CCD841 and KM12L4 cell lines were transfected with either pcDNA or GPR109A, and then treated with or without nicotinate or butyrate as mentioned above. Cell lysates were prepared from these cells and the HDAC activity was measured using the commercially available HDAC assay kit (FIG. 5C). Western blot analysis was carried out with these protein samples using antibodies against historic H4 and acetylated histone H4 (Lys16) (FIG. 5D).

These experiments show that activation of GPR109A leads to apoptosis specifically in cancer cells, without having any deleterious effect on normal cells. The cancer cell-specific cell death involved caspase activation but does not involve HDAC inhibition.

Example 7 Differential Regulation of Apoptotic Signaling by GPR109A/Nicotinate in Human Colon Cancer Cells

KM12L4 cells were transfected with either pcDNA or GPR109A cDNA, followed by treatment with or without nicotinate (0.5 mM) for 24 h. Total RNA was extracted from these cells and semi-quantitative RT-PCR was carried out using primers specific for the apoptosis-related genes, death receptor-related genes, and cell cycle-related genes as described above (FIGS. 6A-C). KM12L4 is a human colon cancer cell line which does not express GPR109A constitutively. Therefore, vector-transfected cells when treated with or without nicotinate do not exhibit any change in the expression of various genes involved in apoptosis and cell cycle. This agrees well with previous data that the cells do not undergo apoptosis under these conditions. In contrast, when GPR109A is expressed in these cells by transfection of GPR109A cDNA, exposure of the cells to nicotinate causes marked effects on the expression of various genes involved in apoptosis and cell cycle. Such changes do not occur when these cells were not exposed to nicotinate, indicating that it is the activation of the receptor, not the receptor by itself, which is responsible for the observed changes. Activation of the receptor in these cancer cells decreases the expression of several anti-apoptotic genes, increased the expression of several pro-apoptotic genes, and also suppresses the expression of cell cycle promoters. In addition, the expression of PTEN, a tumor suppressor, is also increased by GPR109A activation. There is also a differential effect on the expression of the various subunits of phosphatidylinositol 3-kinase, with downregulation of p85α expression and upregulation of p50α and p55α expression.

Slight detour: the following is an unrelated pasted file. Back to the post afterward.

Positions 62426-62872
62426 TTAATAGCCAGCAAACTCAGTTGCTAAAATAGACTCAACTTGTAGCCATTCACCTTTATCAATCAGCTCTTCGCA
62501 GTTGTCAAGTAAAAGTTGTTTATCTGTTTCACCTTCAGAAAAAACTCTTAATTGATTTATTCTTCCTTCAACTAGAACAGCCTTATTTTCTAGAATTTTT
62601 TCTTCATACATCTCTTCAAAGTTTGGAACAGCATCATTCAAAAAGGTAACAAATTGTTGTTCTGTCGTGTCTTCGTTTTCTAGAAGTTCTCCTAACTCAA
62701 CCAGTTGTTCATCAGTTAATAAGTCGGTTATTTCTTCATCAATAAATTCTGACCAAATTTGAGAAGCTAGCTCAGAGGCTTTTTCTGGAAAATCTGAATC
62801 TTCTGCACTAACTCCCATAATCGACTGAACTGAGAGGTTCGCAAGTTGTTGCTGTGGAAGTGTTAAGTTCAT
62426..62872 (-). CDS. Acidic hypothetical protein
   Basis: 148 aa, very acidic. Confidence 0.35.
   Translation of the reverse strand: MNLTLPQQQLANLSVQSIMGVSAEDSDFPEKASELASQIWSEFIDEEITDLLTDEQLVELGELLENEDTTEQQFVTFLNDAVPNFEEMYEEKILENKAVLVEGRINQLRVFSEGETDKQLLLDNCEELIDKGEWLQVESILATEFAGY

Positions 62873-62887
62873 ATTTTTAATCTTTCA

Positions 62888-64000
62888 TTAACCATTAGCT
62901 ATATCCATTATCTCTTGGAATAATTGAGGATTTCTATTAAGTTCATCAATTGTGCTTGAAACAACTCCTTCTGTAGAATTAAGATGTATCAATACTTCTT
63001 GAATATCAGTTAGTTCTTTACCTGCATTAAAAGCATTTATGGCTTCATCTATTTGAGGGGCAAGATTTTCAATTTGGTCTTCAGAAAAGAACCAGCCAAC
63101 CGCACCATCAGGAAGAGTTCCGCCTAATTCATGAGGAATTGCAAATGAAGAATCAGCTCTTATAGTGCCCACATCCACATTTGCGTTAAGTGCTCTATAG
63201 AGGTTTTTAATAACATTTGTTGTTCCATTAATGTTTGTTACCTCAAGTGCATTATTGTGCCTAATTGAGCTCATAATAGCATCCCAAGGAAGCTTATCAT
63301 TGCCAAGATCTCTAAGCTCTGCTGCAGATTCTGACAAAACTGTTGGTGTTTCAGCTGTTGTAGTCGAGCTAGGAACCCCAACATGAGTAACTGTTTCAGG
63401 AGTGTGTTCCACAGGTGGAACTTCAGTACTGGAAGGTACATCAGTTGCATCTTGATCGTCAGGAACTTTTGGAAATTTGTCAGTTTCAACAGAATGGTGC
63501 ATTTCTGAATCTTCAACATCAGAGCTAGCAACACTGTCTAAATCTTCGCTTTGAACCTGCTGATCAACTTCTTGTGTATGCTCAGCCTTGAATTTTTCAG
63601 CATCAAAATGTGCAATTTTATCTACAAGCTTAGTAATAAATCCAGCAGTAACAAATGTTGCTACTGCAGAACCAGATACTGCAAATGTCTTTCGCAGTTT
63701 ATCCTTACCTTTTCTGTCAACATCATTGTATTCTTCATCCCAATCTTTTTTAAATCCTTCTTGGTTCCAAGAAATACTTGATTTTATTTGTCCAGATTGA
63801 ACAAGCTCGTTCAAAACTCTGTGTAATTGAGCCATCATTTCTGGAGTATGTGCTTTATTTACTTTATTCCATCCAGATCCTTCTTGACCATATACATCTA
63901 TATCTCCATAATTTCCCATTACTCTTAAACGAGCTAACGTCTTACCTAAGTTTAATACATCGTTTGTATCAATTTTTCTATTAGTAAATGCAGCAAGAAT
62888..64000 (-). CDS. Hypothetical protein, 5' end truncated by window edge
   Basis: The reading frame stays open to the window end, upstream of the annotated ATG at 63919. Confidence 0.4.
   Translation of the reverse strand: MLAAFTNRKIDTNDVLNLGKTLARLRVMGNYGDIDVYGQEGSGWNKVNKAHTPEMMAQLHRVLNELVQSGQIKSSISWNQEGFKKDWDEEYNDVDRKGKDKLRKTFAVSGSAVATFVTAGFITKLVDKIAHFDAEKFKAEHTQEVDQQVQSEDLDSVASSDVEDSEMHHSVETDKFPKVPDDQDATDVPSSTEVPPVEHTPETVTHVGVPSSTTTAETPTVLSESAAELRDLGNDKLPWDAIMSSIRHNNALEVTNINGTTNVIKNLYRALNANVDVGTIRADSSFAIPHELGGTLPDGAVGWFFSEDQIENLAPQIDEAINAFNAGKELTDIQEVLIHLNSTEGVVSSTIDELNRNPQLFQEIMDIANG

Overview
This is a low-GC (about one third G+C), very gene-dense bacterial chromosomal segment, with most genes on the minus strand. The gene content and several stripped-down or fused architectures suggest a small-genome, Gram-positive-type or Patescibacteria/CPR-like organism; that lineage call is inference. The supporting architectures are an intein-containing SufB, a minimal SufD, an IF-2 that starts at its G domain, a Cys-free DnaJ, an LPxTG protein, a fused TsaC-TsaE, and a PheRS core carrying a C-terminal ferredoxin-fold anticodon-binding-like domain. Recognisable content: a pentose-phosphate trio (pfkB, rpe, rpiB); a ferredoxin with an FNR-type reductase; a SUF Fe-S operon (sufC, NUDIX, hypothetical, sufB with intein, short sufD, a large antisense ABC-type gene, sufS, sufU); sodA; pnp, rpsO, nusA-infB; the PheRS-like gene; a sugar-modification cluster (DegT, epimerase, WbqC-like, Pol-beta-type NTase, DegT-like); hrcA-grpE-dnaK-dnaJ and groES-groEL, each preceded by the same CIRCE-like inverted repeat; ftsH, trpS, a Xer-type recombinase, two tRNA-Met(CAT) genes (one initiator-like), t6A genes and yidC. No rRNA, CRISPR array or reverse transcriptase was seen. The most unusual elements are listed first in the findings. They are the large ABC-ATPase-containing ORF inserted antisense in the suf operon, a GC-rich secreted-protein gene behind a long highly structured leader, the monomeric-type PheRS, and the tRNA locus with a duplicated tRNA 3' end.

Unless defined otherwise, all technical and scientific terms used herein have the same meanings as commonly understood by one of skill in the art to which the disclosed invention belongs. Publications cited herein and the materials for which they are cited are specifically incorporated by reference.

Those skilled in the art will recognize, or be able to ascertain using no more than routine experimentation, many equivalents to the specific embodiments of the invention described herein. Such equivalents are intended to be encompassed by the following claims.

Example 8 Killing of Colon Cancer Cells with Octanoate, a Ligand for GPR109B